Our identity is a unique creation of elements, features, or characteristics which are visible to others and which are unvisible. Similar to an iceberg, where the largest mass is not visibly hidden beneath the surface, we discover more easily in others those features that are visible. Be it because we share these characteristics, for example the age, the preference to dress, the profession or music taste. Or because we (want to) distinguish ourselves.
But what do these visible aspects of a personality say about the individual person? The most and perhaps the most interesting, in any case the most unique aspects lie beneath the surface of the visible: Attitudes, beliefs, hobbies, personal characteristics or thought patterns.
- 1 High and Low Context
- 2 Generalized Assumptions, Stereotypes and Discrimination
- 3 Conclusion for Education
- 4 References
High and Low Context
The creator of the Iceberg model, Edward T. Hall, looks at the individual characteristics of unique people in the context of the culture(s) in which they live together. Culture is also built on elements that are ambiguous, not visible, or in Hall's words: implicit.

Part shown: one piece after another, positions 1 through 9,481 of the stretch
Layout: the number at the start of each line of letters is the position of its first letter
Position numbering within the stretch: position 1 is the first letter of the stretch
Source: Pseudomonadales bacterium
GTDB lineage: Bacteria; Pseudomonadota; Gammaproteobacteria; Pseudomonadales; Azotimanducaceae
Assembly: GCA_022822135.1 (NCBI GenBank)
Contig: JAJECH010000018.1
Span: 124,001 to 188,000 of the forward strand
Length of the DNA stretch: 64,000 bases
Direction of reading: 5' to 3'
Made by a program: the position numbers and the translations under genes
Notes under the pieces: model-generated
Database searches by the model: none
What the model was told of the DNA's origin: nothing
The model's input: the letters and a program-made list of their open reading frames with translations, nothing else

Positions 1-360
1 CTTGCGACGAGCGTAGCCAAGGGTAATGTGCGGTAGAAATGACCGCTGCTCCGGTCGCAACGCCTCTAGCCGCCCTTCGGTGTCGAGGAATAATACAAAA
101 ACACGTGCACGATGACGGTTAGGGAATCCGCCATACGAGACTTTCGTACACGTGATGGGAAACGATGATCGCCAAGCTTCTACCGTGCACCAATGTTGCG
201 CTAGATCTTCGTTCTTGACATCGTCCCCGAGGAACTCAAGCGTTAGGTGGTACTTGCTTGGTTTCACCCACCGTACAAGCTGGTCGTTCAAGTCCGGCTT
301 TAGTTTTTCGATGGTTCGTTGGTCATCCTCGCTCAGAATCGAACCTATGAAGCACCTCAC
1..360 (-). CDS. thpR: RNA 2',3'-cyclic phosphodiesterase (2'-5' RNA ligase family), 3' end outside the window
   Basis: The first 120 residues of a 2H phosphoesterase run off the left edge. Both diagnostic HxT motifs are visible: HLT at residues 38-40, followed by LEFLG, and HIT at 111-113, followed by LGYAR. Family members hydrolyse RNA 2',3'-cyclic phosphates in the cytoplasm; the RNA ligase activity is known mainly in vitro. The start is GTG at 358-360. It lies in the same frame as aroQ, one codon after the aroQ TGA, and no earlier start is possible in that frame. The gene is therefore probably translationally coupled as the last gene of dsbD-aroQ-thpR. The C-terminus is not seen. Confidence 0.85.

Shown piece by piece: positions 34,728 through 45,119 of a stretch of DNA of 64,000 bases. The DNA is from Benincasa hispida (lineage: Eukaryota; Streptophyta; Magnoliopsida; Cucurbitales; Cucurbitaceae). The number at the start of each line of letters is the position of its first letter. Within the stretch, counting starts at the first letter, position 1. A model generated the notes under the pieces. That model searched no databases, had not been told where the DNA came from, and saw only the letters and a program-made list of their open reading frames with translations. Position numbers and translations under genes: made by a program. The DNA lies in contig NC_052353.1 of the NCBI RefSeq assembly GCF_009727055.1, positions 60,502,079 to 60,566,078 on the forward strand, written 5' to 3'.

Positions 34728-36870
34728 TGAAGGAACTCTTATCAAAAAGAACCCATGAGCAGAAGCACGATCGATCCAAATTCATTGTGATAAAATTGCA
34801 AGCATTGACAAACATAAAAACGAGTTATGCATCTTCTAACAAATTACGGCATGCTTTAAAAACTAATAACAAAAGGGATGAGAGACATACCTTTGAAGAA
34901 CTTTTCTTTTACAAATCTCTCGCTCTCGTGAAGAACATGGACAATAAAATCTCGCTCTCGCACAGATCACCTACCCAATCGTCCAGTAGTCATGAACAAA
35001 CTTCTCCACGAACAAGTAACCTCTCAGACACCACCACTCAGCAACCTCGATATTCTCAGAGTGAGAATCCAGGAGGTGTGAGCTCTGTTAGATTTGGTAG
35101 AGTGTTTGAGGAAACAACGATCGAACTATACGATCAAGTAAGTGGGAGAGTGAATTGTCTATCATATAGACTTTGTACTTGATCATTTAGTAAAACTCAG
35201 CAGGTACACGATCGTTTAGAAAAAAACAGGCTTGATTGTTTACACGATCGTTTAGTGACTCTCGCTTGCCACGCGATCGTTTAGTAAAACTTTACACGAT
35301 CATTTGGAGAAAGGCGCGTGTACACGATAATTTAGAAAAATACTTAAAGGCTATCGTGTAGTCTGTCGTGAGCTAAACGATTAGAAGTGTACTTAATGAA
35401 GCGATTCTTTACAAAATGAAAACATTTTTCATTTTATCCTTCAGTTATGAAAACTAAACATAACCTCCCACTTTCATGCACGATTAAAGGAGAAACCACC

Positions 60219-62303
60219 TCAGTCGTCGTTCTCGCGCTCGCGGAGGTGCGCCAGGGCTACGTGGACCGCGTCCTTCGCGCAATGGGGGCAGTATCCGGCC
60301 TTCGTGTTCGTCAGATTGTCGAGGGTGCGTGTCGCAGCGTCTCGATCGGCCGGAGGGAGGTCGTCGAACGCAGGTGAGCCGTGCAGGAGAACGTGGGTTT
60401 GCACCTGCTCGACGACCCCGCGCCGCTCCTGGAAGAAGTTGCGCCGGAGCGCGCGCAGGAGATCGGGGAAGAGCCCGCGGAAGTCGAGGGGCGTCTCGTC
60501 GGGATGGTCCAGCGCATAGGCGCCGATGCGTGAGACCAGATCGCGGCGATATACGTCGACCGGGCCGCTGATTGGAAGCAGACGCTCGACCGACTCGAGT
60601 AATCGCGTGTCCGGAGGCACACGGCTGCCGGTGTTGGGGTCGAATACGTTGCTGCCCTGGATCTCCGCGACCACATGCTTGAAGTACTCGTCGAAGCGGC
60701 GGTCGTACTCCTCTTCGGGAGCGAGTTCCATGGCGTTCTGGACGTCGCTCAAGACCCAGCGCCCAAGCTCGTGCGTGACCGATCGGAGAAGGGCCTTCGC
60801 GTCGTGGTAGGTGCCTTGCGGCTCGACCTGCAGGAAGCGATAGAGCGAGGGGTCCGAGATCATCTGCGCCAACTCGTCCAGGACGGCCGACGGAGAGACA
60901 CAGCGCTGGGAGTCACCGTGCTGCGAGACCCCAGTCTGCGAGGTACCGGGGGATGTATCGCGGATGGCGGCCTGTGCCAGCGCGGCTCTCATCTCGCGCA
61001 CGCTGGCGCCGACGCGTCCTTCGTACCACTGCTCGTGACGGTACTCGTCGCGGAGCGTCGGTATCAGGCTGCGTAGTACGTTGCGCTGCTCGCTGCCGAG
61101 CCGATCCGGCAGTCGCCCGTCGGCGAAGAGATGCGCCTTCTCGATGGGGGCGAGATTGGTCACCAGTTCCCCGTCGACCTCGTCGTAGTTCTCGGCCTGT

Do I say what I mean? Is my partner really saying what he or she wants? If I am hosting someone, I might ask, "Are you hungry?" There are two possible answers: "Oh yes, thank you very much. I ́d really like something to eat, I’m very hungry." Hall describes this low-context communication: the main information "is vested in the explicit code." (Hall, p. 91).
And there is the opposite: "No, thank you, it’s OK." In this second case, my guest is explicitly saying that he or she is not hungry. Implicitly, however, this could be an expression of the expectation for a host to ask again, or it could even be an indirect way of expressing that yes, my host should prepare something for me to eat. Here more knowledge about the intention or context of the person's answer is required: There is not very much information "in the coded, explicit, transmitted part of the message" (Hall, p. 91). This is high context communication.